Knee Pain? It Could Be Your Meniscus

Follow along as Sports Medicine specialist, Kyle Sochacki, M.D., gives a comprehensive overview of meniscus related knee pain. Dr. Sochacki discusses the purpose of the meniscus, common symptoms of meniscus tears, and conservative and surgical treatment options.  

 The primary function of the meniscus is to protect the knee. It does so by helping distribute force evenly and providing stability and lubrication. 

 Meniscus injuries are often sports-related and characterized by a popping sound and sensation at the onset of the injury. However, older adults can also experience a degeneration of the meniscus, even in the absence of significant trauma.   

Meniscus Injury Symptoms 

  • Mechanical symptoms (popping, clicking, locking, catching) 
  • Catching
  • Difficulty or inability to squat
  • Limited range of motion
  • Pain
  • Swelling
  • Tenderness

Meniscus Tear Treatment Options 

Your doctor will recommend a treatment plan based on factors such as the size and location of the meniscus tear and your overall knee health. 

Non-operative treatments are common when patients have small tears that are not causing mechanical issues. These treatment methods are also popular with patients who may have other conditions, such as arthritis, in addition to a meniscus tear.   

Conservative Treatments Include: 

  • Rest
  • Activity modification
  • Physical therapy 
  • Bracing 
  • Oral anti-inflammatory medication 
  • Steroid injections 

Most patients who follow a conservative treatment plan return to sport and other daily activities within a few weeks of starting treatment.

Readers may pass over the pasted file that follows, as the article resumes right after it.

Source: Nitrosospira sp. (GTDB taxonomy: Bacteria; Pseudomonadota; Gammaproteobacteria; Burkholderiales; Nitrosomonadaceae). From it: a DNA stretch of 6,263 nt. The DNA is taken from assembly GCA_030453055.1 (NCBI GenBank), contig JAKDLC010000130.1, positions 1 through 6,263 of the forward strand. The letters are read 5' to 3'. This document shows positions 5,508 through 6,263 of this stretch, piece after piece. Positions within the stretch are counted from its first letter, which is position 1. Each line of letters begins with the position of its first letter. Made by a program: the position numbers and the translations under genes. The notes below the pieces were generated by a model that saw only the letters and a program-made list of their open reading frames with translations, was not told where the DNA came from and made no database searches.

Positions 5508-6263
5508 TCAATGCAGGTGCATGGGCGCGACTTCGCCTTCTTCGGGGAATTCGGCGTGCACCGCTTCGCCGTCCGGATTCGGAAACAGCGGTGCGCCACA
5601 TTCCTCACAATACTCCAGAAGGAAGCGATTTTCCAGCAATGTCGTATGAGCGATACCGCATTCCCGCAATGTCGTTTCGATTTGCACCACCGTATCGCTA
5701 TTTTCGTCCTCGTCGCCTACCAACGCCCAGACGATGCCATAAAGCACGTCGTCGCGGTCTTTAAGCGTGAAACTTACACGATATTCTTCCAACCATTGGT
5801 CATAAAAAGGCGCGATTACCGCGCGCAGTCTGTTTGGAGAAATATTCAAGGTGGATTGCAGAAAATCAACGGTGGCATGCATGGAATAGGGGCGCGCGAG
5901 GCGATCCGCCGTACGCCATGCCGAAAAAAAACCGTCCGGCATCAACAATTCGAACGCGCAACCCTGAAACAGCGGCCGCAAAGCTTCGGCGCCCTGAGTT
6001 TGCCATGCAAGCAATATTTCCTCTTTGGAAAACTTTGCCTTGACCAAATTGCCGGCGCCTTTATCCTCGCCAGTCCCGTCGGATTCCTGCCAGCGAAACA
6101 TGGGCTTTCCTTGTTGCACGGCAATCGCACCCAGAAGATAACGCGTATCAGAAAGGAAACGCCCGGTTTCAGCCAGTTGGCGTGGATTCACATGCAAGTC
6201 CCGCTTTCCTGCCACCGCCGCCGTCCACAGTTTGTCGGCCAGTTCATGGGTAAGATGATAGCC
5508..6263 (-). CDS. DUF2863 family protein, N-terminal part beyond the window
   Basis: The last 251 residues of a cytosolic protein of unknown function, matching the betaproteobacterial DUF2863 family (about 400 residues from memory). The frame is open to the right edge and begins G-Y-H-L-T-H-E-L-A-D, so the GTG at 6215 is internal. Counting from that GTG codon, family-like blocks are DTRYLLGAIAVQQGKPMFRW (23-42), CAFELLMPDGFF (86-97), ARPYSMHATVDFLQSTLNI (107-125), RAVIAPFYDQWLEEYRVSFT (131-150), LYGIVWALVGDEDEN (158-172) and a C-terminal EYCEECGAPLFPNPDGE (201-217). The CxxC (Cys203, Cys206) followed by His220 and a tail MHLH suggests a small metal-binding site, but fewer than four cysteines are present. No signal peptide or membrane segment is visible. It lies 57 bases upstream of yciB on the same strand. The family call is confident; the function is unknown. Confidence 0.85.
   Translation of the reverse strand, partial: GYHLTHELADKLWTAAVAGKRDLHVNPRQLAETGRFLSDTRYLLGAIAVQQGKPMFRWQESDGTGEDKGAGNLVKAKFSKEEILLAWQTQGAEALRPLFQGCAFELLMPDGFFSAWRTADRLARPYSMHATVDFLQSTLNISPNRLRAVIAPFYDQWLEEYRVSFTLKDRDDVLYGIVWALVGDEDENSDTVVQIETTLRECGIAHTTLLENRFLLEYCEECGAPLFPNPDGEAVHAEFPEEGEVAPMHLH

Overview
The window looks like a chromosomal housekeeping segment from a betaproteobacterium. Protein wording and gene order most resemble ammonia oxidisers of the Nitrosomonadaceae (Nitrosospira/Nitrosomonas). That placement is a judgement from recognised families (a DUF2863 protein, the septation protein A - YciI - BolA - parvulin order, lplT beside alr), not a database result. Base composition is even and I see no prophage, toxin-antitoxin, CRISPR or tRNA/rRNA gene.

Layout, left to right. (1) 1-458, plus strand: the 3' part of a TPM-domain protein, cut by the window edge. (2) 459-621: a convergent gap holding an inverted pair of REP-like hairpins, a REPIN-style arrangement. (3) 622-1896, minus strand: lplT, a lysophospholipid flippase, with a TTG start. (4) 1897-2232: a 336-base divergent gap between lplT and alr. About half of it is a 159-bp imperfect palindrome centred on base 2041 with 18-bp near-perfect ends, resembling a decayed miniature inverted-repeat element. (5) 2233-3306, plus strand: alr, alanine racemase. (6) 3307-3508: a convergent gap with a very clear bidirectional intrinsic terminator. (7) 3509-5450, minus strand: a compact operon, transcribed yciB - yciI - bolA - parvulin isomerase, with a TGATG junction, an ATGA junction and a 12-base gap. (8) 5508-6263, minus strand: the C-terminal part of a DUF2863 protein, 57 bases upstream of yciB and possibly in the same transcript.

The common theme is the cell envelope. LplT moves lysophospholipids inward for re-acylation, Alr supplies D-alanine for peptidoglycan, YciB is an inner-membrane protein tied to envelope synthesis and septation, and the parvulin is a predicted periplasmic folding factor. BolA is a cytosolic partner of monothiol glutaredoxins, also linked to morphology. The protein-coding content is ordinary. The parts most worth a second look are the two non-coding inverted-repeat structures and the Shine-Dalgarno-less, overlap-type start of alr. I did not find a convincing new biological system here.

Meniscus Tear Surgical Options 

Depending on the type and location of the meniscus tear, your physician may recommend meniscal tear surgery. Most of these surgeries are outpatient procedures and performed as arthroscopic knee surgery. 

If the meniscus tear can be repaired, patients start physical therapy soon after surgery and are placed in a brace with some restrictions for about six weeks. These patients can typically run about three months after surgery and return to full activity four-six months after surgery.

If the meniscus tear is not repairable, the torn portion of the meniscus is removed, leaving only the healthy portion intact. The recovery process is more flexible, leaving the knee unrestricted and allowing weight-bearing activity as tolerated. Patients complete physical therapy and are typically able to return to their normal activities within six weeks of surgery.

While the recovery is stricter and longer meniscus repair surgery is considered the preferred method. This is because meniscus repair surgery provides active individuals a higher chance to return to sport and a lower chance of developing knee arthritis or needing a knee replacement in the future.

Although meniscus injuries often happen without notice, the team at Orthopedic ONE is here to assess your injury and provide a treatment plan to help you get better and back to participating in the activities you love!